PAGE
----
Reds' Bullpen Spending Spree Solves Lots of Problems

The cost of off-loading responsibility in baseball is very high. But the weight of responsibility is even greater, which is why Reds owner Bob Castellini and General Manager Wayne Krivsky were wil

Jerry Dowling

The cost of off-loading responsibility in baseball is very high. But the weight of responsibility is even greater, which is why Reds owner Bob Castellini and General Manager Wayne Krivsky were willing to give Francisco Cordero $46 million over the next four years.

The Reds bullpen, a black whole devouring dozens of games in recent years, finally is in the hands of a serious, proven, healthy solution. If Cordero is what his track record says he is, the Reds can say good-bye to so many blown leads in the ninth inning.

Adding a proven closer subtracts a dishrag from the bullpen. Subtracting a dishrag from the bullpen means starting pitchers who aren't attuned to seven innings don't have to force it, thus preserving themselves for future starts.

It's a chain reaction. But more than that, it's relief for Castellini, Krivsky and new Manager Dusty Baker in more ways than one.

The suits are off the hook now, at least where the ninth inning is concerned. Krivsky and Castellini have suffered the ninth inning for two years running, trying to piece together a solution out of trades and low-grade prospects to little avail.

Finally, the suits put their foot down and paid top dollar for the best available solution. No big league club needs a relief ace more than the Reds, and no relief ace was more readily available.

Following seven straight losing seasons, we're not about to declare the Reds contenders simply because they've solved their biggest problem. We've learned that lesson the hard way.

But unless or until Cordero shows he isn't the guy he's usually been, the Reds have a new biggest problem, whatever that is. Another starting pitcher would always help.

As to the bullpen, Cordero offers credibility but, more to the point, he's confidence where the Reds have endured catastrophe. He is a ninth-inning shield for the suits and the two-run leads. If he's nothing more, then he's worth the $11.5 million per year for the men who write the checks.

Studies have illustrated what intuition suggests: A ball club gets much more bang for the buck using its best reliever in the seventh inning of a tie game than in the ninth inning with a two-run lead. But hard experience shows that two-run leads lost in the ninth inning are so demoralizing for fans and players that every other consideration about the bullpen is irrelevant.

We can be almost certain that we'll never see the Reds' new big-money reliever in the seventh inning of a tie game and that we'll always see him with a two-run lead in the ninth, because that's the one and only reason they signed him.

Relievers love being designated the closer because it comes with prestige and a big salary. Fans love the notion of a closer due to the horror of blown ninth-inning leads and the security of going to the ninth with the lead and a stud reliever. Because the role of a closer is so widely accepted, the manager can simply appoint one, say "He's the guy we have to put in there at the end" and the manager is therefore off the hook in case of a loss.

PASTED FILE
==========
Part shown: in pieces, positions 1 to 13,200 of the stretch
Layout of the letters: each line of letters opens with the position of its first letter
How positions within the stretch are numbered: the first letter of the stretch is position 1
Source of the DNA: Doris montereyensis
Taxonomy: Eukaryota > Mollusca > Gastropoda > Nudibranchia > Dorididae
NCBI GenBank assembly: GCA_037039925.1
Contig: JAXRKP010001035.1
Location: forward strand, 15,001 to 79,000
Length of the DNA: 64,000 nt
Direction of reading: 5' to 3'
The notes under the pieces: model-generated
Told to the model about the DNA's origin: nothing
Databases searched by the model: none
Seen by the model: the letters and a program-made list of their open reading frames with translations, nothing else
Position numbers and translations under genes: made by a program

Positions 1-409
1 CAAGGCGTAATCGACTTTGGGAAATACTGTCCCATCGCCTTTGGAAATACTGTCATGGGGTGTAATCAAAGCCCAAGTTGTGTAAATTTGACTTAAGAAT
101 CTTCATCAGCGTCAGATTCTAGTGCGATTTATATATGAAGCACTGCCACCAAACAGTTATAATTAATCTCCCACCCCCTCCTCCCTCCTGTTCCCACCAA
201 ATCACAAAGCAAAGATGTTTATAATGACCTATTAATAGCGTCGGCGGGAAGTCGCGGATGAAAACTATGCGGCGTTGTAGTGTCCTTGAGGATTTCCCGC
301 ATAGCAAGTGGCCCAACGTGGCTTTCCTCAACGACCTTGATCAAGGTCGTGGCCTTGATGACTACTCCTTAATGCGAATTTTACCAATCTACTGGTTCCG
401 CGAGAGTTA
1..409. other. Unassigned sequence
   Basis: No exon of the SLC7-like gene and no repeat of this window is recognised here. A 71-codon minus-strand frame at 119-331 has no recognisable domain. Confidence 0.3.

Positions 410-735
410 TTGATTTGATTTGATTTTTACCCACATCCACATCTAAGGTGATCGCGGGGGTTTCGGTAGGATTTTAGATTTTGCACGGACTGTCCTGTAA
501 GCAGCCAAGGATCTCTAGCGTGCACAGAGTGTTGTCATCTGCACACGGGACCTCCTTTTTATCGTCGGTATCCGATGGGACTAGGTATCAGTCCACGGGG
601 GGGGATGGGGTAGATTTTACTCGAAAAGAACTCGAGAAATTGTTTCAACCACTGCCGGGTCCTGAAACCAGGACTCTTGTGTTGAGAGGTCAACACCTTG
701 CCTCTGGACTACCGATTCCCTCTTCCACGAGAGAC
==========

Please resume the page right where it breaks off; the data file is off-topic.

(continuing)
Indeed, public relations dictate no other choice for Baker. If he were to bring in Cordero for the seventh inning of a tie game and forge a two-run lead only for the likes of Todd Coffey to blow the lead in the ninth, the talk shows would kill the manager. If the Reds save Cordero for the ninth and he blows the two-run leads, the talk shows will kill him.

That's good news for the Reds brass. They've done their part and taken care of the ninth inning. If Cordero blows leads in the ninth inning, it's not on Baker, it's not on Krivsky and it's not on Castellini. It's on Cordero. That's why the Reds are paying him $46 million over four years. It's all on Cordero. He's accepting the money so he can accept the responsibility.

It could be, of course, that Cordero will flop. If his control is a bit off, if he hangs a slider to Albert Pujols, if his fastball comes in straight, Great American Ball Park will not cut him slack. That's the risk the Reds run when they sign expensive pitchers, and it's the risk pitchers run when they sign with the Reds.

Three years ago, the Reds desperately needed starting pitching. They signed left-hander Eric Milton for three years at $25 million. Milton was 28, coming off a season in which he finished 14-6 with 201 innings, and he did it in Philadelphia's Citizens Bank Park, which, according to the park adjustment math, was even more hitter-friendly than GABP in 2004.

Milton's last Philadelphia ERA was a little on the high side at 4.75, but clubs have spent worse than $8 million for a 28-year-old left hander with seven years experience and a track record of going 200 innings.

Within about a month of Milton's first start in Cincinnati, the investment was a disaster. He couldn't keep hitters in the park.

In three years, Milton took 66 starts, only 28 of which reached the mediocre "quality start" standard of six or more innings allowing three or fewer earned runs. In those 66 starts, the Reds finished 26-40. In 2005 and 2006, the Reds supported Milton with 5.11 runs per game, but they won only 26 of 60 games and Milton's record came up 16-23.

The moral of the story is that you pay your money and take your chances with free agent pitching, which is why it's so much more efficient for an organization to grow its own. Young pitching is a lot less painful at $400,000 per year than at $10 million.

The Reds don't have that choice. They had to pay the money and take the chances. They've covered the ninth inning. It's expensive and, if it works out, priceless. But even if it doesn't, it's relief for management.

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